Dollar skids as Fed greenlights carry trade

By Ian Chua

SYDNEY (BestGrowthStock) – The U.S. dollar was on the run in early Asia on Thursday, while the Australian currency climbed to a 28-year high after the Federal Reserve launched a controversial policy to buy more government debt.

The Fed said it would buy $600 billion more in Treasuries by the middle of next year in an attempt to reinvigorate a flagging recovery, slightly more than the $500 billion markets were generally positioned for.

The euro, which hit 10-month highs at $1.4200 on EBS overnight, was last at $1.4133, up from around $1.4000 before the Fed announcement. Sterling hit a peak around $1.6180, highs last seen in late January, before easing back to retreated to $1.6100.

“Setting aside the immediate reaction in the FX market, we expect that this will ultimately prove to be bearish for the USD against other currencies and against a broad basket of commodities,” said analysts at JPMorgan in a note to clients.

Analysts expect investors to take the Fed’s commitment to open-ended purchases of Treasuries as a green light to use the dollar as a funding vehicle for carry trades into commodities, emerging markets and higher-yielding currencies.

Against the Japanese currency, the dollar last traded at 81.14 yen, off the overnight high of 81.59 on EBS.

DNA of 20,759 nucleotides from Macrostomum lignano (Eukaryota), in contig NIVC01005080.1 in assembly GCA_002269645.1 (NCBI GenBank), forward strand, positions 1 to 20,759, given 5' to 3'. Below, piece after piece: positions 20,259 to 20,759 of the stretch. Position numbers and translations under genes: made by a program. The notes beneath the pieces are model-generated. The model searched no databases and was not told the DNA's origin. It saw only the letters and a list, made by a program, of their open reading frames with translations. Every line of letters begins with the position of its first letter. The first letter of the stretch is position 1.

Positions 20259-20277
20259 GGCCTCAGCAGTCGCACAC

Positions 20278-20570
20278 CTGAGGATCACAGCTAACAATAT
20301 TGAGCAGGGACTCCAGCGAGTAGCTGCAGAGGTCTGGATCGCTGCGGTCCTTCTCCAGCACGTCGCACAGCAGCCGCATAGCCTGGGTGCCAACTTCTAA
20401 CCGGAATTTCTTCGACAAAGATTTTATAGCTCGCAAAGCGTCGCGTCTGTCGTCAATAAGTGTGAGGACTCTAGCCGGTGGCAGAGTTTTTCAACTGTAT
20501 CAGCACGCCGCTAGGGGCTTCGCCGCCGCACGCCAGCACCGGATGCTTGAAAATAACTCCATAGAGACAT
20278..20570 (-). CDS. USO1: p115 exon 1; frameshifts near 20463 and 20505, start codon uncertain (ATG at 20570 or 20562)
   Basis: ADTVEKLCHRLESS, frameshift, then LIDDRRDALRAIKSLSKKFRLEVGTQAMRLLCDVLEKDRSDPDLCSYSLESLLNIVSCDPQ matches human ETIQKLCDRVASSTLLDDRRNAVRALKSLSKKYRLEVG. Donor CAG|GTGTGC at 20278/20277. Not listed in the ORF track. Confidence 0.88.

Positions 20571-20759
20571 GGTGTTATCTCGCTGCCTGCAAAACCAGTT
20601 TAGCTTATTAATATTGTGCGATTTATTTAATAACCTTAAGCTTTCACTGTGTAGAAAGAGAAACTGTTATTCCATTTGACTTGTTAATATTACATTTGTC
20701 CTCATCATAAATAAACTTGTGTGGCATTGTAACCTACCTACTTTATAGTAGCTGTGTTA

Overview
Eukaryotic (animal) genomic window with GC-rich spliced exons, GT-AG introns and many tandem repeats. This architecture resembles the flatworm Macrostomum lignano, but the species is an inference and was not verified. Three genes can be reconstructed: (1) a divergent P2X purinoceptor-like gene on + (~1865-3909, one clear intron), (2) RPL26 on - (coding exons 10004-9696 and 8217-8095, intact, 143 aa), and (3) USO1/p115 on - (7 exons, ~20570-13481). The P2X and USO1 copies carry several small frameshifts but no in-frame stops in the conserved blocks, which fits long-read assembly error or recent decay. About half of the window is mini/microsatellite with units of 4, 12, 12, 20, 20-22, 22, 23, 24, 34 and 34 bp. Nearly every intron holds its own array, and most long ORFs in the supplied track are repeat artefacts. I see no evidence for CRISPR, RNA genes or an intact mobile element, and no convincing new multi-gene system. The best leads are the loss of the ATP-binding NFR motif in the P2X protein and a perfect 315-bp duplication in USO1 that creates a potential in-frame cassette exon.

The all-time low of 79.95 yen was still in focus and traders remained on alert for possible yen-selling intervention by Japanese authorities to weaken its currency.

The Bank of Japan meets on November 4-5, having brought forward its policy review from mid-November to speed up the launch of its 5-trillion yen ($62 billion) asset buying scheme.

“We may be in for a period of consolidation. We’ve got the ECB and Bank of England meetings tonight, so we’ll see how those pan out. In the more medium term, for the dollar to regain a stronger tone, you’ll need to see the jobs data,” said Grant Turley, strategist at ANZ in Sydney.

The European Central Bank is not expected to show any signs of veering off its crisis exit path, but there is an outside chance of more quantitative easing from the Bank of England.

On Friday, the influential non-farm payrolls data is expected to show the U.S. economy generated 60,000 jobs in October.

The Fed announcement came after the widely expected outcome of U.S. midterm elections — where the Republicans took control of the House of Representatives while the Democrats were set to hang on to the Senate.

The dollar has lost nearly 8.0 percent versus a basket of major currencies (.DXY: ) since September on expectations that more monetary easing from the Fed would pressure U.S. yields and diminish the return on dollar-denominated assets.

Medium-term U.S. Treasury debt yields fell on views they would benefit most from the Fed bond purchase program, while 30-year yields jumped in a sharp steepening of the curve.

The Australian dollar was one of the main beneficiaries of renewed dollar weakness, hitting a post-float high of $1.0064. It was last at $1.0056.

“We still favor those (like the Canadian, Australian and New Zealand dollars) where upward pressure on interest rates will increase as downside global economic risks abate,” said Kit Juckes, strategist at Societe Generale.

(Additional reporting by Wanfeng Zhou in NEW YORK)

Dollar skids as Fed greenlights carry trade